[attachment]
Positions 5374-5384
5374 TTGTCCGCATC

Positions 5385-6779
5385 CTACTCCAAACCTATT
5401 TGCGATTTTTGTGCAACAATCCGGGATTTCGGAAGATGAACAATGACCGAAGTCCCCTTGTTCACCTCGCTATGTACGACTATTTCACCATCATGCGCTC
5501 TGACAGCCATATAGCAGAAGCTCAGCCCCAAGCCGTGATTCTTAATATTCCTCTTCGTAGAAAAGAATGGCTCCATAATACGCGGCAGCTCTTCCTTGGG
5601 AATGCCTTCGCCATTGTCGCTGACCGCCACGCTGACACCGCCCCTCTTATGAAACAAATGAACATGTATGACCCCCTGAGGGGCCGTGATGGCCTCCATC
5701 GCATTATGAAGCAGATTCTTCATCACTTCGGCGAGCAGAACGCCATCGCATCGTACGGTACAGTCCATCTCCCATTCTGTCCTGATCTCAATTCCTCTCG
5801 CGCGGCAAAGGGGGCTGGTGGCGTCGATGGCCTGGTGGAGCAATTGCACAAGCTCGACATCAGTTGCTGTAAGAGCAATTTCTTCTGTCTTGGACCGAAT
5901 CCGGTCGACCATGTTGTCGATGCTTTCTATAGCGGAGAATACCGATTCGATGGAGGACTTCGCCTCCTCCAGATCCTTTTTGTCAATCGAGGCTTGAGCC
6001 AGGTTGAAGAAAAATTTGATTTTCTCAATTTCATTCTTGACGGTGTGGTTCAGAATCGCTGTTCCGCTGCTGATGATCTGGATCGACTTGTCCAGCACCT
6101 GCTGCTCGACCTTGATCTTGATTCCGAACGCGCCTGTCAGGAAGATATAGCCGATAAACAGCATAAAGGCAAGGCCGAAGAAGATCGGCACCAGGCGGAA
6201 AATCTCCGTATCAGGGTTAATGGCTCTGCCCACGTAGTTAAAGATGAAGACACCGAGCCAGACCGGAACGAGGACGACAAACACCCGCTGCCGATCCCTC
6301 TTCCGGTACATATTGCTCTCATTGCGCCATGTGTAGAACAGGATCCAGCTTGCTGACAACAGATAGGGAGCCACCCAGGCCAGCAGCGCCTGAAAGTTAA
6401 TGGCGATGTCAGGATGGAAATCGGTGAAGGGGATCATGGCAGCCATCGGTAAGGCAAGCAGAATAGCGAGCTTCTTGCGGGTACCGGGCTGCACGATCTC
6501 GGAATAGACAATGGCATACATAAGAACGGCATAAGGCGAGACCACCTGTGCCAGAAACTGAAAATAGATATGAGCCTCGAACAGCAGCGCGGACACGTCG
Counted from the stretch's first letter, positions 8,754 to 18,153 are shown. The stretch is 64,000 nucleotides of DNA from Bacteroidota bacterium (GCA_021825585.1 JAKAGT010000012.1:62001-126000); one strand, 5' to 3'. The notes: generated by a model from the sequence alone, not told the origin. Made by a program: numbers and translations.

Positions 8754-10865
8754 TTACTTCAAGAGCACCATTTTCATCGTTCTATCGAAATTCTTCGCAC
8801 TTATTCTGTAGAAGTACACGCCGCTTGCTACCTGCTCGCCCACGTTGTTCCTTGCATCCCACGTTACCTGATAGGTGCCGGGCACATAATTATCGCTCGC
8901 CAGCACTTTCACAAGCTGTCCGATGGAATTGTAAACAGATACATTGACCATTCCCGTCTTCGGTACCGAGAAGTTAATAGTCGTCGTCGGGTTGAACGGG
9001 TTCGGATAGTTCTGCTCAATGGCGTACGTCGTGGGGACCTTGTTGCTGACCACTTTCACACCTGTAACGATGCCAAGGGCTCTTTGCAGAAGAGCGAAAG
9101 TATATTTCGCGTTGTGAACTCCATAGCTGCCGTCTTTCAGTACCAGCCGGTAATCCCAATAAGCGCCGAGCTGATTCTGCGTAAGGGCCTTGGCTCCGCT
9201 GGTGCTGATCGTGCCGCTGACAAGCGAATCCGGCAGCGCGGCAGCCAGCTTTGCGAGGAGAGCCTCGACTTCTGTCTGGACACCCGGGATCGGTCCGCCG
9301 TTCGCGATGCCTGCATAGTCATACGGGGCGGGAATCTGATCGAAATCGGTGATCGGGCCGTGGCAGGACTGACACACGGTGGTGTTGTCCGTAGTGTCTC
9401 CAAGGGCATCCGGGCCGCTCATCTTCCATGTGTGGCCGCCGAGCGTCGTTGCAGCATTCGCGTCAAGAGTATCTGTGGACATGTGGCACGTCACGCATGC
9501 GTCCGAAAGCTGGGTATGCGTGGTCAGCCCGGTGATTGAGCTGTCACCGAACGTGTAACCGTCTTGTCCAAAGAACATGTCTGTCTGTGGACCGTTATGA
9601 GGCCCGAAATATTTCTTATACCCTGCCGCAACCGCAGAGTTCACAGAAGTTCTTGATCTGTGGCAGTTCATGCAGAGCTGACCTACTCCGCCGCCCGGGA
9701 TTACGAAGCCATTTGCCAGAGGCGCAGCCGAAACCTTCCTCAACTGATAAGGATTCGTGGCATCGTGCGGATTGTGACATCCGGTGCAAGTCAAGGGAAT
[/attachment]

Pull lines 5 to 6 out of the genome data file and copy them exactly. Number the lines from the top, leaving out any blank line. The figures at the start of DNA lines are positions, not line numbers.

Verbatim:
5401 TGCGATTTTTGTGCAACAATCCGGGATTTCGGAAGATGAACAATGACCGAAGTCCCCTTGTTCACCTCGCTATGTACGACTATTTCACCATCATGCGCTC
5501 TGACAGCCATATAGCAGAAGCTCAGCCCCAAGCCGTGATTCTTAATATTCCTCTTCGTAGAAAAGAATGGCTCCATAATACGCGGCAGCTCTTCCTTGGG